The Jewish Love Affair with Food

April 1, 2019
The seder plate at Spago features braised beef short ribs and homemade grated horseradish, among other symbolic foods. Photo by Maxine Picard.

Anyone who has heard a Jewish joke here and there has probably heard the one about how every Jewish holiday is the same. They tried to kill us. They failed. Let’s eat. While certainly comical in nature, there is something truthful about how intrinsic food is to Judaism.

Think about it. Panera Bread recently made waves around social media for their bread-sliced bagels. Before that, Cynthia Nixon, caused an outrage in New York when she ordered a cinnamon raisin bagel with lox, cream cheese, capers, tomato and onion (gag!). Then there’s the debate over bagel bread, bagel thins, the list goes on. Jews are very opinionated about our bagels!

As if that isn’t enough, every holiday has some sort of signature dish. Even on Yom Kippur when we are fasting, we have carefully planned out our meal to “break the fast.” Try heading over to “The Nosher,” an entire website devoted to all things Jewish and food. My favorite is the March Madness Jewish Food Bracket. What is it about Jews and food?

I thought about a lot of this lately, as I spent the month of March doing the Whole 30 diet. It is incredibly restrictive, but as someone with almost no willpower and a lifelong battle with weight, I needed to do it. The Biggest Loser competition at work was definitely a motivating factor as well. I lost fourteen pounds, but what I gained was a greater understanding of just how hard it is to be Jewish and struggle with food issues.

Not wanting to pass on the fun, I took my five-year-old daughter to communal hamantaschen and challah bakes. And did not eat either. This was the first Purim I can ever remember not having a single piece of hamantaschen. The challah is in my freezer. Potatoes were the only carbohydrates I ate during the entire month of March. Passover this year will be a breeze! I’ve already done it four times over and as of this writing, rice is the only thing I have re-introduced into my diet. Dairy and sugar are still out…for now. Sugar and various forms of it are in just about everything. For those who abstain from corn syrup for Passover, you know. I read more labels in the past month than I have in my entire life.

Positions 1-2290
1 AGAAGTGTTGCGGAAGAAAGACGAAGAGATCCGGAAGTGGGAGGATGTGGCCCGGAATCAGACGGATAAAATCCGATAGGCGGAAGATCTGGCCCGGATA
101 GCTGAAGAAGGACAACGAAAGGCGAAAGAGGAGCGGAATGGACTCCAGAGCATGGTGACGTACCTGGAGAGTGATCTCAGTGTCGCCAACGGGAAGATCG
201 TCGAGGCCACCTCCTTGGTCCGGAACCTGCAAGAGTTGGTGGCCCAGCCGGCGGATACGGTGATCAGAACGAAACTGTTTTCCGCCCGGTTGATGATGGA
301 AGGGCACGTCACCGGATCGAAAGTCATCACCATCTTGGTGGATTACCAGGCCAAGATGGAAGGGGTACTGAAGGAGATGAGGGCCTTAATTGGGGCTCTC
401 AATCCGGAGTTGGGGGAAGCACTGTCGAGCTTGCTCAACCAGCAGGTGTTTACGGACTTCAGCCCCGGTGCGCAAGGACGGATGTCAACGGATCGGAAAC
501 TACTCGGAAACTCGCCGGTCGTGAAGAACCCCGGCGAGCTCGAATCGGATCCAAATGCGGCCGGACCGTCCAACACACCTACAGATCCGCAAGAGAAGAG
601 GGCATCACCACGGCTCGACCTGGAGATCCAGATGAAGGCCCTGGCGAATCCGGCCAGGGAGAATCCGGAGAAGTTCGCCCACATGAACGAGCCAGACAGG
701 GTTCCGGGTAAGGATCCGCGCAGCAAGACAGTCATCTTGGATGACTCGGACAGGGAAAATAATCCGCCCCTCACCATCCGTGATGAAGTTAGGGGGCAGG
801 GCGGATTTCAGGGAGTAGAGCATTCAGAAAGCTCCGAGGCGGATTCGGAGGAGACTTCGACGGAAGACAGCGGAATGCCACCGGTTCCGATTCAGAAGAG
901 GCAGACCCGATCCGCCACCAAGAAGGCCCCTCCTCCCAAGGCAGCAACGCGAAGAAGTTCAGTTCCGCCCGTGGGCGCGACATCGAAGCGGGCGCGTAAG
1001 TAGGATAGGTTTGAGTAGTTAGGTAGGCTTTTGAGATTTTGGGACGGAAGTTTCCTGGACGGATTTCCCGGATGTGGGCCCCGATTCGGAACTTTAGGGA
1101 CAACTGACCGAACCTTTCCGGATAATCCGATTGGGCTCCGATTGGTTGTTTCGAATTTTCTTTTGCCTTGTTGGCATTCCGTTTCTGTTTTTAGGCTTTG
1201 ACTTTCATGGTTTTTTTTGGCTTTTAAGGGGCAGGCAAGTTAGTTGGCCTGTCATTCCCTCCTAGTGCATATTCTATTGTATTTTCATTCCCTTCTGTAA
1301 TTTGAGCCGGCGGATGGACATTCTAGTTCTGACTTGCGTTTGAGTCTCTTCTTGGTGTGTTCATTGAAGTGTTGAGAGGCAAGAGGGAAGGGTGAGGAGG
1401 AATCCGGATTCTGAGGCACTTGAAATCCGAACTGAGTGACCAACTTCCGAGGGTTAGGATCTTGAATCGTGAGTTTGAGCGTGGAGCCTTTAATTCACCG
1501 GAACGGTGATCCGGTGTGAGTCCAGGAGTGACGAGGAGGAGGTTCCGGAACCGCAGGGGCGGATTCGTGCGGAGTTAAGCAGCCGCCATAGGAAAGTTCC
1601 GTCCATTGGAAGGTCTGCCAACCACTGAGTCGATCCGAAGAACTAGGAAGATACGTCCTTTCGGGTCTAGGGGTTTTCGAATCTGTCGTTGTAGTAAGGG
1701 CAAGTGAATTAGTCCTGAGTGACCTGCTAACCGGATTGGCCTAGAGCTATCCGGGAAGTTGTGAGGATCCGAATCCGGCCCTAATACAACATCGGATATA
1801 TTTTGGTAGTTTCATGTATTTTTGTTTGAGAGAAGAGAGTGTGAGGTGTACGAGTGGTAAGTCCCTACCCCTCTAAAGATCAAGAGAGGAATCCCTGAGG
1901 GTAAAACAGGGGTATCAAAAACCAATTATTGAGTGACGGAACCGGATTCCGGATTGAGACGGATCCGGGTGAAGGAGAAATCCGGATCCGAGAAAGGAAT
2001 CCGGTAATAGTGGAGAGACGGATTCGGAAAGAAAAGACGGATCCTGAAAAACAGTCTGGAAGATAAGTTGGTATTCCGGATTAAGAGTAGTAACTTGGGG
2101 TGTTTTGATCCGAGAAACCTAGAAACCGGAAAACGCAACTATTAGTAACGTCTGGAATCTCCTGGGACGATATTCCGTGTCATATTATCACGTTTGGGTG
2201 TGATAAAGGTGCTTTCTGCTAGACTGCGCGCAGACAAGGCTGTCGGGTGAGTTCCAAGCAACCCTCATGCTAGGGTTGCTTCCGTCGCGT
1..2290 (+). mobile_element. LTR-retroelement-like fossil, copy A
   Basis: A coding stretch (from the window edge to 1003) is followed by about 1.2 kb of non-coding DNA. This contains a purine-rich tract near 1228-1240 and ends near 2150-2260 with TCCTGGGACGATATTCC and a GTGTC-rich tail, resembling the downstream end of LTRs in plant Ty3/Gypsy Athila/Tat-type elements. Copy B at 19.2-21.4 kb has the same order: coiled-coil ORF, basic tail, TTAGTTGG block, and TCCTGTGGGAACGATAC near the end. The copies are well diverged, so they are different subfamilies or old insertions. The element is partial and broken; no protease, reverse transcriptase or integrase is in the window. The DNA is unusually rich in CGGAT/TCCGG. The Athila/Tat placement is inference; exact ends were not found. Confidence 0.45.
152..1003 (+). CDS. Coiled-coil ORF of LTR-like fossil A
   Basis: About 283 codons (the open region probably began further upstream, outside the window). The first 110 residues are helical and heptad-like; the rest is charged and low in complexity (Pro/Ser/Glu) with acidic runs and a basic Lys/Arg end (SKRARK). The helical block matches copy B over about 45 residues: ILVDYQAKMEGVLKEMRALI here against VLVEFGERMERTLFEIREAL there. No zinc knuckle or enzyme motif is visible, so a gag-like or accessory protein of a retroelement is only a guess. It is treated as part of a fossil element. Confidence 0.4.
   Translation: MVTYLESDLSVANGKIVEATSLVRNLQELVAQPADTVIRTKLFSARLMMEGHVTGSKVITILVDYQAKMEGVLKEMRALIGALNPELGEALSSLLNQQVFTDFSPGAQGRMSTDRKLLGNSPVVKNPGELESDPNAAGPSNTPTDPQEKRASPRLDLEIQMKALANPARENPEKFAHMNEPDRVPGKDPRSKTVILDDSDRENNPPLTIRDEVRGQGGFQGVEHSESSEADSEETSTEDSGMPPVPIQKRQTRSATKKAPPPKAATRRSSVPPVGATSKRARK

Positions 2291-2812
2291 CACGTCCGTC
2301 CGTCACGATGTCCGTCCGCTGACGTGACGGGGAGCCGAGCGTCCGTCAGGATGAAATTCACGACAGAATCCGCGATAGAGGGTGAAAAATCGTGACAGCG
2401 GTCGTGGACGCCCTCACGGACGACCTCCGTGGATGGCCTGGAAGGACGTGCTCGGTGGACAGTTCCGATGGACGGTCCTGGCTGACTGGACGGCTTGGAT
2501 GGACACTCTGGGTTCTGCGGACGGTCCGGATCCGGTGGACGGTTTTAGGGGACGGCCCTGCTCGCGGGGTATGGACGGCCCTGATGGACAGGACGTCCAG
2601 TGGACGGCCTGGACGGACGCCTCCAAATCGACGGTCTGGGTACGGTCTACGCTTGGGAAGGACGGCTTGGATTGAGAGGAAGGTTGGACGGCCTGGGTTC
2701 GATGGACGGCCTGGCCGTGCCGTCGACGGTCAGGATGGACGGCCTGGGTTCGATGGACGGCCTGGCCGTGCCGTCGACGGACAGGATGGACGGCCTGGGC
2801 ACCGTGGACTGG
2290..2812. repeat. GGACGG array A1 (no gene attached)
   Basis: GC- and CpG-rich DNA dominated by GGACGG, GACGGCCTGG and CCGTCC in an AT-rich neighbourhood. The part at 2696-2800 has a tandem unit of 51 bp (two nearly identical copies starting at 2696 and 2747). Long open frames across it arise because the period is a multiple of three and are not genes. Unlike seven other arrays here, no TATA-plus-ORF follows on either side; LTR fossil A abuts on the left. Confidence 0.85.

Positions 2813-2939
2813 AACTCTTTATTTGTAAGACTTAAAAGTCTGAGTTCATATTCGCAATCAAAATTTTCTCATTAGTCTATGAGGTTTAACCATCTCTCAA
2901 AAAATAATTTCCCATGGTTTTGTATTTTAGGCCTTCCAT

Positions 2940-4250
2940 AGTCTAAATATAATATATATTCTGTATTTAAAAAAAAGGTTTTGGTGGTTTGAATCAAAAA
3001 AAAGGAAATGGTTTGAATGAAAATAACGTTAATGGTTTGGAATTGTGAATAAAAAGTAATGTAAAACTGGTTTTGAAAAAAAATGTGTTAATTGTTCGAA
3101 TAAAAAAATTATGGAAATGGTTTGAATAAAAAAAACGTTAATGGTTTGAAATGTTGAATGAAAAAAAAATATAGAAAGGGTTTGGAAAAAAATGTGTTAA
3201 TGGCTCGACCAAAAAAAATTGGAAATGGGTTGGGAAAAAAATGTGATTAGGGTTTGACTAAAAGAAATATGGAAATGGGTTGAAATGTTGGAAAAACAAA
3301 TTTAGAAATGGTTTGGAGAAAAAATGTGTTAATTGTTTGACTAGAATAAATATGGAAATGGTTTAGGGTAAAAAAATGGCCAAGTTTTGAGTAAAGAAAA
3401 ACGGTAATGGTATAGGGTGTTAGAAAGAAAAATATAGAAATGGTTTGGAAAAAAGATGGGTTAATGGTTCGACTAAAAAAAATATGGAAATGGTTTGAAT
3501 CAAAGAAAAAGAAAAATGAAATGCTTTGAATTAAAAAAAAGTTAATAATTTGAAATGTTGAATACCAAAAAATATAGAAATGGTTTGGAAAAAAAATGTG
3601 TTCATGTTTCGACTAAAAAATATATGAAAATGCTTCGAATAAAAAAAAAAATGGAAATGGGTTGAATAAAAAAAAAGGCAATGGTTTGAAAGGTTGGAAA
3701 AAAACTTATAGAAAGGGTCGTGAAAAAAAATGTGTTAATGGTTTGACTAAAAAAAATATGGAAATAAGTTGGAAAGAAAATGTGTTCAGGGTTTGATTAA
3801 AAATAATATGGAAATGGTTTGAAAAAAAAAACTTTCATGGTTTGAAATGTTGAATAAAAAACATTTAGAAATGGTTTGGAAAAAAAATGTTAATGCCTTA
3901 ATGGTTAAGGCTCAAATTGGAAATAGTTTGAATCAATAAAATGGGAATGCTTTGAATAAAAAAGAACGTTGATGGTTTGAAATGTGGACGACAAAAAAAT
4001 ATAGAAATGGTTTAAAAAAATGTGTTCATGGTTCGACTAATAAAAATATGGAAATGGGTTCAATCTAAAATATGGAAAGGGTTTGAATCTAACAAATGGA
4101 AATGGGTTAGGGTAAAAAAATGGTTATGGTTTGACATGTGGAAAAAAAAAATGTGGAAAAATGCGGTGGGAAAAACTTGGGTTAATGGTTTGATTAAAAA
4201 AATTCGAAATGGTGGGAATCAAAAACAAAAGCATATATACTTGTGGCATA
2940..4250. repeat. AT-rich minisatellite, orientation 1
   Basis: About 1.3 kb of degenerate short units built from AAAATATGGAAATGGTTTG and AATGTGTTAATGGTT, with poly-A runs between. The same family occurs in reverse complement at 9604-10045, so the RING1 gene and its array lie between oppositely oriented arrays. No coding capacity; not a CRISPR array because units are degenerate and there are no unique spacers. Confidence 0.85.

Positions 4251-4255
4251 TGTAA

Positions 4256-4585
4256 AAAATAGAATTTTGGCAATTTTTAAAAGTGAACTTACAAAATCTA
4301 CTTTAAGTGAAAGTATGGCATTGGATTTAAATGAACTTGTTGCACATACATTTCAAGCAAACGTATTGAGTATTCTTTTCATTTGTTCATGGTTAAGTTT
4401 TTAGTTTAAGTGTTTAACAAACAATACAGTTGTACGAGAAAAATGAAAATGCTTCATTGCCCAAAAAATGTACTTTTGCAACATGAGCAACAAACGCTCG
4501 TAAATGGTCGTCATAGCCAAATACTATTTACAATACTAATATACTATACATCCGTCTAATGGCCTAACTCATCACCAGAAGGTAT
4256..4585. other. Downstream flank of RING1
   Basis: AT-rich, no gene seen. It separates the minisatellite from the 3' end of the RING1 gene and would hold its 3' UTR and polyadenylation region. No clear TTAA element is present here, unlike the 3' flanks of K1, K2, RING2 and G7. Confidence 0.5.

So what did I learn? Yeah, I learned that sugar (and various forms of it) is in just about everything. But, I also learned that as you go about your daily life in the Jewish community, it is hard to eat healthy. None of the foods on that “Bracket Challenge” are what could be called healthy. Now imagine going through the communal motions as a Jew—an oneg, a holiday celebration, a Shabbat dinner. I did it all. And I often had to eat later when I got home. Aside from the synagogue dinner for Purim where I ate a plate of very tasty roasted vegetables, the healthy options are rarely there when it comes to Jewish celebratory meals.  

Purim itself includes the Talmudic custom of drinking so much that the “person cannot distinguish between cursing Haman and blessing Mordechai” (Megillah 7b). While I have never been one to drink, I can imagine that this can be problematic for someone who struggles with alcoholism.

I am in no way trying to be the “Debbie Downer” of Jewish food. I fully recognize and appreciate the rich value that food brings to our culture. I can think of no stronger symbolism in Judaism than the upcoming Passover seder. And I was choked up when I read about how Joyce Feinberg’s z”l (one of the 11 murdered at Tree of Life in Pittsburgh) daughter-in-law still has a batch of her matzah ball soup in the freezer.  But, I also recognize and appreciate the value of inclusiveness and embracing modernity.

So, just as you might add an orange to your seder plate, I hope you will consider that Passover, like all holidays, is about more than just the food. It is about celebrating the fact that indeed, they tried to kill us and they failed. And, we eat. And drink. Whatever that might be. And be supportive of others in their own choices. As my dad reminded me, “It’s not a sprint, but a journey.” True that.

Lisa Rothstein Goldberg is a social worker and Jewish educator living in Louisville, Kentucky with her husband and their two young daughters.

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